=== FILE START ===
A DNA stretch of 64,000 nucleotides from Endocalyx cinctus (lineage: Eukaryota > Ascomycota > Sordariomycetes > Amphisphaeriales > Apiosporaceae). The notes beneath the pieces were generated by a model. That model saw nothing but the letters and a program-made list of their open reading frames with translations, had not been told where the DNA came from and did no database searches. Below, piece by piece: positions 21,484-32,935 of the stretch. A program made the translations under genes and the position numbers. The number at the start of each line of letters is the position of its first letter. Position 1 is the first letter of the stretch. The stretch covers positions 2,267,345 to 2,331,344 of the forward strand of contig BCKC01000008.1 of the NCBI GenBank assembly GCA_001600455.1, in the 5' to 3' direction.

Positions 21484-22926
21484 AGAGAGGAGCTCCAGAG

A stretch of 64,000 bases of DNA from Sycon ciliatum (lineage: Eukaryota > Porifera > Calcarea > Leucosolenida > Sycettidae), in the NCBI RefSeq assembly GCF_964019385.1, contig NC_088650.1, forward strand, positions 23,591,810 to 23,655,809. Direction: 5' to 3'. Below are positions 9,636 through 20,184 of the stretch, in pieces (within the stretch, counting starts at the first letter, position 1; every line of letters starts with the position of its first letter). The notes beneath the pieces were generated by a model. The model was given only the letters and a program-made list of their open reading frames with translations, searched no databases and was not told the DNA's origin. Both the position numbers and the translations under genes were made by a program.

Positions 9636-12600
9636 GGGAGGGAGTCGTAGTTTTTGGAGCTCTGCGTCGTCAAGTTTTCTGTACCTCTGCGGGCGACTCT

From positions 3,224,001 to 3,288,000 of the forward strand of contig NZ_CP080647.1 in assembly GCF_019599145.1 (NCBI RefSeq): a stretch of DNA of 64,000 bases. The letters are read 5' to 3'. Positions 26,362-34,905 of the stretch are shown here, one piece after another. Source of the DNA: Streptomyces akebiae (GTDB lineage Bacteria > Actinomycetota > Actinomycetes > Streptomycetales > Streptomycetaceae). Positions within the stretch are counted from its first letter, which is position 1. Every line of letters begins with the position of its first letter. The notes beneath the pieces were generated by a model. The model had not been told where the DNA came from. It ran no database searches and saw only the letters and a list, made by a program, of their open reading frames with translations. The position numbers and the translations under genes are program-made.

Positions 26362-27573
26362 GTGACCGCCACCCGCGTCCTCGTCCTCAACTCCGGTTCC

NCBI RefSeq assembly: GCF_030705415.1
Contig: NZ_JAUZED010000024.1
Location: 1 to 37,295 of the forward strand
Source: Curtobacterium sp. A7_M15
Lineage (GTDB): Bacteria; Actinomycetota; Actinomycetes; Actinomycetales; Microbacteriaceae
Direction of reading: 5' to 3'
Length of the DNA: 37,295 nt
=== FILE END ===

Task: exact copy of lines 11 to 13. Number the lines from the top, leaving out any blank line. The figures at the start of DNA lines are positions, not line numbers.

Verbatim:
Contig: NZ_JAUZED010000024.1
Location: 1 to 37,295 of the forward strand
Source: Curtobacterium sp. A7_M15